Emanuel AME and the buoyancy of hope

LEE A. DANIELS | 6/29/2015, 12:40 a.m.
Rev. Clementa Pinckney and his fellow congregants of Charleston’s Emanuel African Methodist Episcopal Church in Charleston, South Carolina, gathered as ...
Lee A. Daniels is a longtime journalist based in New York City. His most recent book is Last Chance: The Political Threat to Black America. He collaborated with Rachel Robinson on her 1998 book, Jackie Robinson: An Intimate Portrait. NNPA

(NNPA) – Rev. Clementa Pinckney and his fellow congregants of Charleston’s Emanuel African Methodist Episcopal Church in Charleston, South Carolina, gathered as usual in the historic edifice June 17 for their Wednesday evening prayer service. They came, as always, to refresh their religious faith, to testify and bear witness to the importance of living a life of righteousness and to extend to all, including the stranger in their midst, their welcome and their trust.

How could they know that he represented a monstrous evil that would consume them?

So, once again, American society has been wounded by the dangerous forces of hatred and violence that have always shadowed the gleaming idealism of the American Creed.

As usual when the mask of American innocence slips, the crowd that loves to glibly boast of American exceptionalism ran for cover. Fox News propagandists led the way in desperately fleeing from the clear evidence of Dylann Roof’s racism. Instead, they claimed he was striking against Christianity and religious freedom. Revealingly, the same pose was adopted by the Internet’s overtly White-supremacist websites and the trolls of the right-wing Twitter mob.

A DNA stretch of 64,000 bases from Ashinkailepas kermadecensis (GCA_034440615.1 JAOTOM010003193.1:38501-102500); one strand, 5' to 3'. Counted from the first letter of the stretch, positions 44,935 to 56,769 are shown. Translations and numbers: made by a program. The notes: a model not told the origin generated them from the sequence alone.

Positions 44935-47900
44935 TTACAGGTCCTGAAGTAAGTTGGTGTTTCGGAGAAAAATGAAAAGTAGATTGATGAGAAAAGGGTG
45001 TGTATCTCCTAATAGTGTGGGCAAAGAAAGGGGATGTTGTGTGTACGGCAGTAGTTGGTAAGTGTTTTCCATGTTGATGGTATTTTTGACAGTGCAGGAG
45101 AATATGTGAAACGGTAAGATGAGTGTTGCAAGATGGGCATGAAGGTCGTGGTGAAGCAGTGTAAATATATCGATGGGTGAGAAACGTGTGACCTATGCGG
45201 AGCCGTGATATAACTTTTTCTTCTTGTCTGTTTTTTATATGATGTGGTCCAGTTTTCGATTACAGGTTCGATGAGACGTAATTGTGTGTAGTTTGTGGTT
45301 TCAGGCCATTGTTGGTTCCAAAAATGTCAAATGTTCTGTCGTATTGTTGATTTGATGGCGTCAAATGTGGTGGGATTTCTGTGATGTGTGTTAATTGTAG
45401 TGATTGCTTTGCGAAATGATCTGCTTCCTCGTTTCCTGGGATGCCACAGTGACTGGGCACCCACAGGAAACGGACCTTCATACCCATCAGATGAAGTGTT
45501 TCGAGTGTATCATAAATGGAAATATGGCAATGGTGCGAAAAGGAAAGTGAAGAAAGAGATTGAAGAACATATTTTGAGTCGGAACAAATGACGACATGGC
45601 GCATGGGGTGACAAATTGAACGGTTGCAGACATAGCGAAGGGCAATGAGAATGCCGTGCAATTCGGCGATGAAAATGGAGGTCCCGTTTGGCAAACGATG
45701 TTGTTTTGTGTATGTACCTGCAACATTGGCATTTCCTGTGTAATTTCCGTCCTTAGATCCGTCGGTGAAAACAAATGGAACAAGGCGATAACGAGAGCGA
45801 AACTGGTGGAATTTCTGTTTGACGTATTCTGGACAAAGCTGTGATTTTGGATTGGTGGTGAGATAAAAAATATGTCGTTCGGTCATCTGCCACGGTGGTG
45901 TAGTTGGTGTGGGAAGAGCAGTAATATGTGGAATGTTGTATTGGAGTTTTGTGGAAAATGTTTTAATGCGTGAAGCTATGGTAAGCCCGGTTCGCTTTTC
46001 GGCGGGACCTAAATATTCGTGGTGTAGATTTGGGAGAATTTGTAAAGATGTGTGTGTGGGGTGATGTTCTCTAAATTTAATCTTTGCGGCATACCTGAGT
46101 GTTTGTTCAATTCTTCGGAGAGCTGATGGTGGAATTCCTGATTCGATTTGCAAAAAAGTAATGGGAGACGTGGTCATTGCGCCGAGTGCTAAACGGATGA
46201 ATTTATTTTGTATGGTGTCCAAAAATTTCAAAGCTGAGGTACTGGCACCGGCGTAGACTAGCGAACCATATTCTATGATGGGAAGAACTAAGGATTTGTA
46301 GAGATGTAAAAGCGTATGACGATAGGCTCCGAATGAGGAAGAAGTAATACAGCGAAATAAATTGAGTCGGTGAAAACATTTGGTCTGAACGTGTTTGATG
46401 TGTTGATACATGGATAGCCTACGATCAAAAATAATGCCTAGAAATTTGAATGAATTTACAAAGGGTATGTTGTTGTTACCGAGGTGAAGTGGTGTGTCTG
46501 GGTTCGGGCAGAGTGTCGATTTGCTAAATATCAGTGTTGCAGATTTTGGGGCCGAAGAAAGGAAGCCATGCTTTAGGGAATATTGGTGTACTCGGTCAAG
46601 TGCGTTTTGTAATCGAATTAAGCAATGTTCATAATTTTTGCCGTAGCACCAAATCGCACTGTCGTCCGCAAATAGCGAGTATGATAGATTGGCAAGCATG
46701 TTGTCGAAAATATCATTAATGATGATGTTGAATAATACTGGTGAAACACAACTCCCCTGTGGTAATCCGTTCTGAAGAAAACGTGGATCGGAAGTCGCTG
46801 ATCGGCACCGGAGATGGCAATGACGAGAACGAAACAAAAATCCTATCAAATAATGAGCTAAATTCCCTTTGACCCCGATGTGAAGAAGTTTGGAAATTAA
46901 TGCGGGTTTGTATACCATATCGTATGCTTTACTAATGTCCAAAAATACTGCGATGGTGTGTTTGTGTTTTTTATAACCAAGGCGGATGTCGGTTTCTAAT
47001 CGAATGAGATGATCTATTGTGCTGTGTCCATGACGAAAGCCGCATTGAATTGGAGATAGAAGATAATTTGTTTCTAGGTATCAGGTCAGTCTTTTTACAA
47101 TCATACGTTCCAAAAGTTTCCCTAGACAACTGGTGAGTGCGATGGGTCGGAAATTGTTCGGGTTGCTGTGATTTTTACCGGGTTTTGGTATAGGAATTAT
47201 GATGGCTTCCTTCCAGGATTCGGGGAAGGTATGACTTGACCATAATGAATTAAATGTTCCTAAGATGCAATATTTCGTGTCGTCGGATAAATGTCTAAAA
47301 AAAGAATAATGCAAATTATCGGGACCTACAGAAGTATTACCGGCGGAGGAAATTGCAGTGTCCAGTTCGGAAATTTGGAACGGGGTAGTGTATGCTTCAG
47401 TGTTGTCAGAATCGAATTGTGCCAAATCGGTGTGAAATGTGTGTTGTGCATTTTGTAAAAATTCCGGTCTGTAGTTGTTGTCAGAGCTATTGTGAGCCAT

But Roof’s own words and Facebook posts leave no doubt of his motivation and leave no room for the cowardice of not confronting them.

President Obama gave voice to the heartache and the sadness and the anger the massacre provoked in decent people when he said, “We as a country will have to reckon with the fact that this type of mass violence does not happen in other advanced countries ... with this kind of frequency. And it is in our power to do something about it ... the politics in [Washington] foreclose a lot of those avenues right now. But it would be wrong for us not to acknowledge it. At some point it’s going to be important for the American people to come to grips with it, and for us to be able to shift how we think about the issue of gun violence collectively.”

In those words the president spoke, substitute for gun violence the words slavery and/or racism and you have why, for many Black Americans, the terrorist attack at Emanuel AME scourged a profound historically-rooted pain.

Yet, even in this moment of grief, we ought to recognize the several truths that offer the buoyancy of hope, said the president, quoting Dr. Martin Luther King Jr.

One truth lies in our learning something of the very people, a cross-section of the American people, who were gunned down. Their being lost to the whirlwind of evil shouldn’t be allowed to obscure their fundamental goodness and commitment to Christianity’s most cherished precepts as shown in their families’ heart-rending declarations of forgiveness toward Roof. “We are the family that love built,” said Bethane Middleton-Brown, sister of DePayne Middleton-Doctor, during the June 19 court hearing on the charges against Roof. Middleton-Brown said her family has no room for hate in their hearts, before adding “that I also thank God I won’t be around when your judgment days comes with him.”